English Language "autopsy” ! A meticulous examination..

Sander   Tue Aug 02, 2005 3:43 pm GMT

=>“More” entered English from greek “moros” via Germanic influence.
“One” is from the greek “ oinos” adopted by Germanics <=

This cannot and is not true!!! 'more' comes from:

One comes from Germanic as well:

*Woulden't 'Oinos' be spelled ' ένας '? I think it's hard to believe that English translated the number one,from greek.

But I do agree with you that
is , on , are, as, it , of, one, the, a, etc. should be taken out of the text,and just count the words.(the subject is afterall vocabulary)
Romanian   Tue Aug 02, 2005 3:55 pm GMT
"Mandarin" -portuguese origin.

Very interesting, Greg…That proves my point of view as very objective, but escaping some of the micro details you just observed or discovered…

A+ !
Romanian   Tue Aug 02, 2005 4:19 pm GMT
"One comes from Germanic as well"

Sender you are right but the ancient etymology is from the greek “OINOS” absorbed in :

Germanic Languages as:


And in Latin UNUS and the neo-Latin Languages”

Romanian –unu

Don’t forget that the Greek civilisation is the oldest from the European Continent and many words have they roots in Greek ! not only Latin !

The same destiny for “More” originated from the greek “moros” Infiltrating in other European languages...
Romanian   Tue Aug 02, 2005 4:32 pm GMT
"ONE" in Modern Greek = ENAS ( ένας ) Latin- UNUS
Sander   Tue Aug 02, 2005 4:45 pm GMT
I looked over it , and you are right! :) what a suprise, apparently Old-English "ainaz" was almost directly taken from Greek oinos ! Wauw! :-)
Fabian B aus D   Tue Aug 02, 2005 4:52 pm GMT
Why erroneous? You can't just claim that every word which isn't of anglo-saxon origin has to be of latin origin. There are many words, which descend directly from PIE. So it's not astounding, that there are, of course, many words, which are shared by roman and german languages. If you had looked it up at the etymological dicctionary which I had put forward, you would have recognised, that "large" is of unknown origin. I daresay it entered Latin before Latin had spread all over the world, but nobody knows where it came from. The fact that the roman languages share this word doesn't mean, that it stems necessarily from Latin itself.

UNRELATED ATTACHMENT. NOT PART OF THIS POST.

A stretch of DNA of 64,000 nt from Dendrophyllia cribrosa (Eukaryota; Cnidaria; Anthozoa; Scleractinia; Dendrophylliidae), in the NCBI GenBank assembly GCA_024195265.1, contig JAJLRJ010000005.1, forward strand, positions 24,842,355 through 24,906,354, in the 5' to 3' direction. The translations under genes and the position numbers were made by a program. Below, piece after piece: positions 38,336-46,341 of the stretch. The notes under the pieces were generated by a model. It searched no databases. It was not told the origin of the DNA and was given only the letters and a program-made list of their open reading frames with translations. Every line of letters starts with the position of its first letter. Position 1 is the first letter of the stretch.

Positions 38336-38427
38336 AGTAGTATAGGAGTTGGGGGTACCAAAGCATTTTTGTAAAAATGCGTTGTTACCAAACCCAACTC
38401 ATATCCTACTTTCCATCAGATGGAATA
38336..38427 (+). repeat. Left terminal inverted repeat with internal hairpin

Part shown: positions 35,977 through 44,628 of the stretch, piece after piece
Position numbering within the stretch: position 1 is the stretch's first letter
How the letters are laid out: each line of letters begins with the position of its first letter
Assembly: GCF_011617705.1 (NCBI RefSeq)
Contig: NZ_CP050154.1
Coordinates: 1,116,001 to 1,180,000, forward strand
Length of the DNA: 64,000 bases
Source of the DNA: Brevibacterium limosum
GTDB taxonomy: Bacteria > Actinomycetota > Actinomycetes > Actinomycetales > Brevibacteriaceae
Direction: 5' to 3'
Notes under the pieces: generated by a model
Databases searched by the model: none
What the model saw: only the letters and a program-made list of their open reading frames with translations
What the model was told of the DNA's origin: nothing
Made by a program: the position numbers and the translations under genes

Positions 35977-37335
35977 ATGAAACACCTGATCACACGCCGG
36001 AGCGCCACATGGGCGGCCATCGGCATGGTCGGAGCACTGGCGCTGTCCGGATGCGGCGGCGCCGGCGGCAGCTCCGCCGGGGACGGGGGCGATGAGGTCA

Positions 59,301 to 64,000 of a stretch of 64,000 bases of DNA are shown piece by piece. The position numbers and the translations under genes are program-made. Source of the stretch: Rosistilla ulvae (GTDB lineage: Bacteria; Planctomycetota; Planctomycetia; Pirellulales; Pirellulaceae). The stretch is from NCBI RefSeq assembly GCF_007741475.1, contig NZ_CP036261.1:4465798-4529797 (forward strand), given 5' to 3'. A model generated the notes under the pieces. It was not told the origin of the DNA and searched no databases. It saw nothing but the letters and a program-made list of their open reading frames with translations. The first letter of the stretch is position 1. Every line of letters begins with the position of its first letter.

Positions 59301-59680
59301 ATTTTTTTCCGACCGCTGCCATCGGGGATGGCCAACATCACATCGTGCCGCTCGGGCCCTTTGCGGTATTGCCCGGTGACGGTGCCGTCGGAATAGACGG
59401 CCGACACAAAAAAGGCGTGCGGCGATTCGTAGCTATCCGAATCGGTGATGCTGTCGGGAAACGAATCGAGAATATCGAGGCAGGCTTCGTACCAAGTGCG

Albeit you're right, the words you've just mentioned aren't German but germanic!

Greco, the main thing one must (remember) is that (language taxonomy) is (based) on what (languages) are (descended) from, not what (languages) may (superficially) seem like, as the (superficial characteristics) of a (language) fall under (language typology) rather than (taxonomy). With (regards) to (taxonomy), English and, say, Icelandic are far (closer) than, say, English and Mandarin, which are (completely unrelated), even though (typologically modern) English is in many ways more like Mandarin than Icelandic. Likewise, as much as English has taken on (large) (quantities) of (Romance) loans, that makes it no more a (Romance language simply) (because )English is (descended) from (Common Germanic) rather than from (Vulgar Latin)

Greco, woran man hauptsächlich denken muss, ist, dass die Taxonomie der Sprache darauf basiert, woher Sprachen stammen, nicht welchen Anschein Sprachen oberflächlich erwecken, da die oberflächlichen Merkmale einer Sprache eher unter Sprachtypologie fallen, als unter Taxonomie. Im Hinblick auf die Taxonomie sind Englisch und sagen wir Isländisch sich viel näher als sagen wir Englisch und Mandarin, welche vollkommen unverwandt sind, obwohl typologisch modernes Englisch oft mehr Mandarin als Isländisch ähnelt. Ebenso hat Englisch eine enorme Anzahl romanischer Lehnwörter übernommen, was es auch nicht mehr zu einer romanischen Sprache macht, einfach weil Englisch mehr vom Germanischen als aus dem Vulgärlatein stammt.